Insight comes from 30 minutes clocking value via a study of company reports
How to analyse a result in 30 minutes: despite what you'll hear often, the market is mostly pretty efficient - cheap stocks are generally cheap for a reason and expensive stocks are generally expensive for a reason. Opportunities do appear, but the really good ones are few and far between and you have to sift through a lot of information to find them. With reporting season ramping up, that information will soon be flowing thick and fast.
This process of sifting for opportunities is one of the great skills of investing. Warren Buffett has famously invited anyone wanting to sell him a company to make a proposal - and says he'll customarily give an indication as to possible interest within five minutes.
I can't promise five minutes, but I am going to show you how to get the nuts and bolts out of a company's result in half an hour.
Novice investors are sometimes surprised when a company announces a profit increase of 20 per cent and the share price falls. It's because market expectations matter. If investors were expecting a 25 per cent rise, a 20 per cent increase would be disappointing. So dig up the "consensus" earnings per share number beforehand.
Online and full-service brokers usually provide this information, as do sites such as Yahoo! Finance. But watch out, because the company might be reporting its earnings on a different basis to the brokers' forecasts.
You might also spend a few minutes thinking about what else to expect in the financial statements. Shareholders in carsales.com, for example, will expect to see cash paid out for stakes in iCar Asia and Webmotors Brazil in the 2013 financial year.
This reporting season, you should be aware of how companies with international operations report the effect of the falling Australian dollar. Most chose to report "constant currency" results when the dollar was a headwind. Now the dollar is a tailwind, you should expect them to report in the same terms. Be aware that the dollar's decline will inflate revenue and profit growth for companies with overseas businesses in 2013.
You're now nearly five minutes in and already prepared for potential surprises. So what happens when the company reports its results to the ASX?
You'll probably be tempted to head straight to the management presentation. It's colourful and easier to understand than the "preliminary final report" (the official title of the results document). Resist temptation and turn to the three main financial statements in the preliminary final report, each of which will account for another three minutes.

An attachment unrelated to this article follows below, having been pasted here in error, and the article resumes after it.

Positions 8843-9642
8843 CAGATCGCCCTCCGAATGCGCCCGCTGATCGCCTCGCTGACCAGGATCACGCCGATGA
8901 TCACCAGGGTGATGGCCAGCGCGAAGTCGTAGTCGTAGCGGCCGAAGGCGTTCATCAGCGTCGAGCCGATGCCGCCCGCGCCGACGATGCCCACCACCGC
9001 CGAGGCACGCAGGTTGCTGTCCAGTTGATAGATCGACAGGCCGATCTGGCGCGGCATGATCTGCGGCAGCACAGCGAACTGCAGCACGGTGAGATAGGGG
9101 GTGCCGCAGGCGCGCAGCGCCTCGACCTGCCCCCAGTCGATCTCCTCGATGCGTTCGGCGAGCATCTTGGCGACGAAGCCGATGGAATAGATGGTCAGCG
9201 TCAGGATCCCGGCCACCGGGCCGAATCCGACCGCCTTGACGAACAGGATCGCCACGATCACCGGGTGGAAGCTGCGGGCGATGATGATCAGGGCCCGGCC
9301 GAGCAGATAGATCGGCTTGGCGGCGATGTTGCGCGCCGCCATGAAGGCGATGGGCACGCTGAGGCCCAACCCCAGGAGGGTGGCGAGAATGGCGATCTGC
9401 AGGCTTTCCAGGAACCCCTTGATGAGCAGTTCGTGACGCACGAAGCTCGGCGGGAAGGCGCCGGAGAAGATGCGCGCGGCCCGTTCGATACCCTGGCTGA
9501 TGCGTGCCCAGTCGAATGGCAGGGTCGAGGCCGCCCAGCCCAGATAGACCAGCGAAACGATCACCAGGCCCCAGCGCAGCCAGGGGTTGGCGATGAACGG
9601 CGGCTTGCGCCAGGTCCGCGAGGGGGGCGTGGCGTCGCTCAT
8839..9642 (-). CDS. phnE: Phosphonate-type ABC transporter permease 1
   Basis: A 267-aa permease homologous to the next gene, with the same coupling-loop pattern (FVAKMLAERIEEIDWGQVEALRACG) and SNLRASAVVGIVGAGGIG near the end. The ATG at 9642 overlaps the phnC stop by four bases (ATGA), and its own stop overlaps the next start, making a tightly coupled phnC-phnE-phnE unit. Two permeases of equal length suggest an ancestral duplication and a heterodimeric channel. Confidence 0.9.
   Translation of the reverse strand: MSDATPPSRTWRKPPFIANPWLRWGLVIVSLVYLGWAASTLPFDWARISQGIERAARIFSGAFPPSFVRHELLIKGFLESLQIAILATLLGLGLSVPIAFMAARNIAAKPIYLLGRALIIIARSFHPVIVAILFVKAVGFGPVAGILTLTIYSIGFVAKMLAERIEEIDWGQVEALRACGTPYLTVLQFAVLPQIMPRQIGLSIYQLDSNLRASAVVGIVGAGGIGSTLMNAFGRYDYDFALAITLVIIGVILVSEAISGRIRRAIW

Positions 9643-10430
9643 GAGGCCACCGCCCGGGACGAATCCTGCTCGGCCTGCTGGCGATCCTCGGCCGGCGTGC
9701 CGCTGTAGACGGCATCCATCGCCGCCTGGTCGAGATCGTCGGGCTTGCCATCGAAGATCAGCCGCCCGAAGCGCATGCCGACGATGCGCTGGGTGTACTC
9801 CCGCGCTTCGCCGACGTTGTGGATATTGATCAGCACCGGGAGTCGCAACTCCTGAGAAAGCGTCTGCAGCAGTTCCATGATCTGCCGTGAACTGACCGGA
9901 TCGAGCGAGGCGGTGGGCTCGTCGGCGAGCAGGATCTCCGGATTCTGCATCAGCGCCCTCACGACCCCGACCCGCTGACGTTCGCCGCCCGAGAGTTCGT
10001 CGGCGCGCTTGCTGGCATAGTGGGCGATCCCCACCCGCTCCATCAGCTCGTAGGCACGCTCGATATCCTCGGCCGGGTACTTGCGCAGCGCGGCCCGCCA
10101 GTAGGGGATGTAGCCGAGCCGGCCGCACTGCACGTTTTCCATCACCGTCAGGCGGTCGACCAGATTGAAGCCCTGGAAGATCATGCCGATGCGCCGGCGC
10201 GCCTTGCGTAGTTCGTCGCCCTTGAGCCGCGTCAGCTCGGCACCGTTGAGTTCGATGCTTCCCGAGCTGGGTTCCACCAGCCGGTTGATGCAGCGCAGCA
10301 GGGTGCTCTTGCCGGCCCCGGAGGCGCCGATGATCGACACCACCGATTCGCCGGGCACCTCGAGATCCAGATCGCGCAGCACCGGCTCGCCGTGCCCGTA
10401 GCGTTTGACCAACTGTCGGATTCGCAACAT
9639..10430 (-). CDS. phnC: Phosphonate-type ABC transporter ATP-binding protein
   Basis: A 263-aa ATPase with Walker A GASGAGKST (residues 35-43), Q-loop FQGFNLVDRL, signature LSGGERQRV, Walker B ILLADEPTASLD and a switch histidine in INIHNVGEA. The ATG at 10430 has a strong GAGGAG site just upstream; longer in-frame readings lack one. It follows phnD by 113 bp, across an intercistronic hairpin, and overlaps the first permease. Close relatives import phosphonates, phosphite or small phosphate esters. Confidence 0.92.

Cash flow first
The cash-flow statement should be your first stop. With a little practice, it's simple to understand. What's more, it's the statement that's hardest for management to manipulate.
The cash-flow statement helps you work out free cash flow. This is generally defined as operating cash flow (check to see that this is stated after interest and tax payments and deduct them if not) less investment expenditure (the main part of which is usually described as "payments for property, plant and equipment").
This tells you how much cash is left over for shareholders after the company has taken care of its business needs.
The cash-flow statement also tells you how much cash has been paid out as dividends, how much has been allocated to debt repayment, and how much has been raised from the issue of new shares.
Turn to the balance sheet next. Here's where you calculate net debt (short- and long-term borrowings less cash), the net debt-to-equity ratio (net debt divided by shareholders' equity) and other measures of financial health.
Have these ratios changed, and why? What has happened to intangibles, and why? Is inventory piling up? Running your eye down the balance sheet, line by line, is a useful exercise.
Now to the income statement. It can be a surprisingly inscrutable financial statement, particularly when "significant items" - usually negative ones such as write-downs - muddy the result.
Still, you should eyeball revenues and costs line by line, then calculate gross margins and operating margins (also known as earnings before interest and tax, or EBIT, margins).
If revenues are flat while costs are rising - which means margins are declining - you'll want to investigate why.
The discipline of considering the three main financial statements first is important because your initial review will be unsullied by management commentary (or should that be "spin"?). But the financial statements usually raise more questions than they answer.
So your next 12 minutes is all about investigating the issues you've identified. Review the management presentation, notes to the accounts and any other accompanying commentary. If you noticed something unusual in the financial statements, such as a significant drop in operating cash flow, management should explain it in the supporting documents.
Your final few minutes should be spent on the company's outlook statement (if provided). Is management confident about the year ahead? Some management teams underpromise and overdeliver; others are too optimistic.
Here's where you should spend some time thinking about the company's future. After all, it's the company's future cash flows that determine its valuation.
A sober assessment of a business's prospects - including an analysis of industry headwinds and tailwinds - is vital.
Before you know it, your 30 minutes is up. Your calculator and your brain have officially had a good workout.
Just spare a thought for the professional analysts, who have to accomplish these mental gymnastics several times a
day during reporting season (they love
it, of course).
This article contains general investment advice only (under AFSL 282288).
Nathan Bell is the research director at Intelligent Investor Share Advisor, shares.intelligent